Peggy's father is simply absent with, as near as I can tell, no explanation (perhaps I missed something that explains it). She is desperately in need of some sort of father figure and keeps latching onto any male who offers something like fatherly maturity to her including, this season, a priest and a gay man. The one exception, that we have seen anyway (and more about this in Season 3), is Pete with whom she had a sexual relationship of exactly the sort you might expect when a love-and-approval-seeking child meets an exploitative sociopath. It's Echo and Narcissus all over again. She keeps looking to him for the thing he cannot provide and she cannot ask for. He can only see himself so only loves what he can project on to her.

Dashing thy little ones against the stones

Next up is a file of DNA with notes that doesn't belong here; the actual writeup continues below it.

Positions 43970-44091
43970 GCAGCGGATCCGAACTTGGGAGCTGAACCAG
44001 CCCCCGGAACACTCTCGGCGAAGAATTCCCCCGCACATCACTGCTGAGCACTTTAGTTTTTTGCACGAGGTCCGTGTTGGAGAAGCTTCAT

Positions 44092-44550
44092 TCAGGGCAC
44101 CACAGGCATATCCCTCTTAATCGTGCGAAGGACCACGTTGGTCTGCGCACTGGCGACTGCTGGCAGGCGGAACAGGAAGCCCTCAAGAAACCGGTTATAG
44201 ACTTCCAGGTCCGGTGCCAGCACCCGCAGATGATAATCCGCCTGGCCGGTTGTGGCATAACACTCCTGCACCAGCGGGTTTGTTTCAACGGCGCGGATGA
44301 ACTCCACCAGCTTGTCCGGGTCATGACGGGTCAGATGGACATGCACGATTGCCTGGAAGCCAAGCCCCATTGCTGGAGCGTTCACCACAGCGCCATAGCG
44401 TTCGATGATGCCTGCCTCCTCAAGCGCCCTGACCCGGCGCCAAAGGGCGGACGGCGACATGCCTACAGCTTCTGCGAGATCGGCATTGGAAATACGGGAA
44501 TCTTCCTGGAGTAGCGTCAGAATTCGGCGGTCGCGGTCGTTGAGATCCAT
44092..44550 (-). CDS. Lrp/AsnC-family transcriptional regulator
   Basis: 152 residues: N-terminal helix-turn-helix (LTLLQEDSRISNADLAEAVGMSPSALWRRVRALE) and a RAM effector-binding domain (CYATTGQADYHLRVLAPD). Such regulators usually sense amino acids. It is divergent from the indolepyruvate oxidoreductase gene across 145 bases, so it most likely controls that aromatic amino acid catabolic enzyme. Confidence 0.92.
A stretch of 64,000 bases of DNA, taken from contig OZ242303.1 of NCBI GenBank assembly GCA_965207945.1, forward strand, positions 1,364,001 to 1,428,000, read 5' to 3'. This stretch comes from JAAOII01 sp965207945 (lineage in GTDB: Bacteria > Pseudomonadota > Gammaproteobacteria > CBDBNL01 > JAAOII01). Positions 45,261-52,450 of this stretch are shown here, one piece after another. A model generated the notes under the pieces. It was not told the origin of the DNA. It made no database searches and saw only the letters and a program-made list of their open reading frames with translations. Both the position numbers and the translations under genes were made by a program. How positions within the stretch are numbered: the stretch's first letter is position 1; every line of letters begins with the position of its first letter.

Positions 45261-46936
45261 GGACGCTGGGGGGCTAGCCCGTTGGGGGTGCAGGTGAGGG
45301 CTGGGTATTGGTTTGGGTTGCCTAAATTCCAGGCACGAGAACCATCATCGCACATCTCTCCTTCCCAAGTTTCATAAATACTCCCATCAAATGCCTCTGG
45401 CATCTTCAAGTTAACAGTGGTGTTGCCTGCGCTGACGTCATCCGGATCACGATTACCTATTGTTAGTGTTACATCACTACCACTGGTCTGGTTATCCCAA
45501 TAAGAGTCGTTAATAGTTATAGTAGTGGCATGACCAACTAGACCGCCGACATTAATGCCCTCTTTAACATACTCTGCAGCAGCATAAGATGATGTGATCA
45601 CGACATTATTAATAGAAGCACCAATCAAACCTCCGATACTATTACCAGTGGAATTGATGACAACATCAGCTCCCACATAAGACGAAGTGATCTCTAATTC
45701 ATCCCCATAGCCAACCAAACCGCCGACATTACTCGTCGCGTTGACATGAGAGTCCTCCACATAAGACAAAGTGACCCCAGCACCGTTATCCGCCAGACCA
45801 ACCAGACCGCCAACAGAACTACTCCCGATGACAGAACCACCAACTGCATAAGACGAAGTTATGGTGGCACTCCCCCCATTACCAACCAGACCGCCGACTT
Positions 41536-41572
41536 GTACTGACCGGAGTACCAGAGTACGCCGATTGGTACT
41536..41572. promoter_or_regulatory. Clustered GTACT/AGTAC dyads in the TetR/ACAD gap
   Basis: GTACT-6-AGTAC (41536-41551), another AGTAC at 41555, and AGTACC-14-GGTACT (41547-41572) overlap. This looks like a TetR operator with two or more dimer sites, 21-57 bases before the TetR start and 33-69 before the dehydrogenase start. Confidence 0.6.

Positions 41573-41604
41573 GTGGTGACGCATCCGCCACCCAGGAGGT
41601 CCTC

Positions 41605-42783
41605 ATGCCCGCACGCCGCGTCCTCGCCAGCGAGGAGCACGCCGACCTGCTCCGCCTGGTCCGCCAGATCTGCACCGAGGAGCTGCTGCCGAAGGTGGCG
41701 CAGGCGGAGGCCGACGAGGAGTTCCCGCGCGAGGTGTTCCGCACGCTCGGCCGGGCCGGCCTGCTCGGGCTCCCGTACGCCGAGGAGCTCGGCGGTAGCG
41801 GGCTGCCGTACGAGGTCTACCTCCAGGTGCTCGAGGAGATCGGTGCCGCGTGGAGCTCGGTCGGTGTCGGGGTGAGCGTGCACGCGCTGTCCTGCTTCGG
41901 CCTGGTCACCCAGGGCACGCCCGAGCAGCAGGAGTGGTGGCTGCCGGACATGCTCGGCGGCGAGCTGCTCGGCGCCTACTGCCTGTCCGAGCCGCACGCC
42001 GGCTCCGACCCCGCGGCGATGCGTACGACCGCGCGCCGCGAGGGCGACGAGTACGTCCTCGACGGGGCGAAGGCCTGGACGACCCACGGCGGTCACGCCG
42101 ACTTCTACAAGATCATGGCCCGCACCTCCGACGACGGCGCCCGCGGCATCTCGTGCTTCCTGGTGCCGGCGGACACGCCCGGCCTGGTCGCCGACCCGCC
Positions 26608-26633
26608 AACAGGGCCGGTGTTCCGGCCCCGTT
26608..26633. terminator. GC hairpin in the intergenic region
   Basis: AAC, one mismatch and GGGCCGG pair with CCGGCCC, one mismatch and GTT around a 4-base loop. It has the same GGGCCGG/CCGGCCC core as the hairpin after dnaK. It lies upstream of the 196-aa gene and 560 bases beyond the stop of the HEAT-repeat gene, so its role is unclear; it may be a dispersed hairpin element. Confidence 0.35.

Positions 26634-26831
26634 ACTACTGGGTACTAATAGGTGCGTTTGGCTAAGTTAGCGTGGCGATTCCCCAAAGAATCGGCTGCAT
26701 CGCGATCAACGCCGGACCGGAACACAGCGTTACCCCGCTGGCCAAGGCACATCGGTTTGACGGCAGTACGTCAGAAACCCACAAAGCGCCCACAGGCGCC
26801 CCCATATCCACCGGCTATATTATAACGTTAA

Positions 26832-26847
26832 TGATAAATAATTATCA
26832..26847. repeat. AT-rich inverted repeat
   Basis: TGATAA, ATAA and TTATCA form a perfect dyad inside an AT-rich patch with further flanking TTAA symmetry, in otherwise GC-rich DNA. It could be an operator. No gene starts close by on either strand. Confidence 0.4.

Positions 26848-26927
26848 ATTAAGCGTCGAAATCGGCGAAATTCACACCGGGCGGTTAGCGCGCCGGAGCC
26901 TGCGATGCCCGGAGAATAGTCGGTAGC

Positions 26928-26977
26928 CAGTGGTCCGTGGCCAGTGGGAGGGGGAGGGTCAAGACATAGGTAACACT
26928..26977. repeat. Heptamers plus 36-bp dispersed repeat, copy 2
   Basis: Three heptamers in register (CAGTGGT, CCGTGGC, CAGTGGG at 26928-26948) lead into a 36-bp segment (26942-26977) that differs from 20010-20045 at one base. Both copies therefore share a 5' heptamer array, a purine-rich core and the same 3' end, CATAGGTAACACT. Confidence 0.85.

The two adults are Roger and Don. They both have different versions of the same problem. They did the right thing and got married and now they are stuck in unhappy marriages. Roger thinks he can simply get out of his. It's a simple matter of "Here is the problem, let's apply money and strategy to deal with it". His near-death experience in season 1 has defined the problem for him. Faced with the thought that he will go to his grave having nothing but a sexless marriage and affairs on the side, he is desperately looking for a woman who can offer him both sex and love. The right choice for such a woman is obviously Joan but some barrier stands in his way. He can't bring himself to say it to her or himself.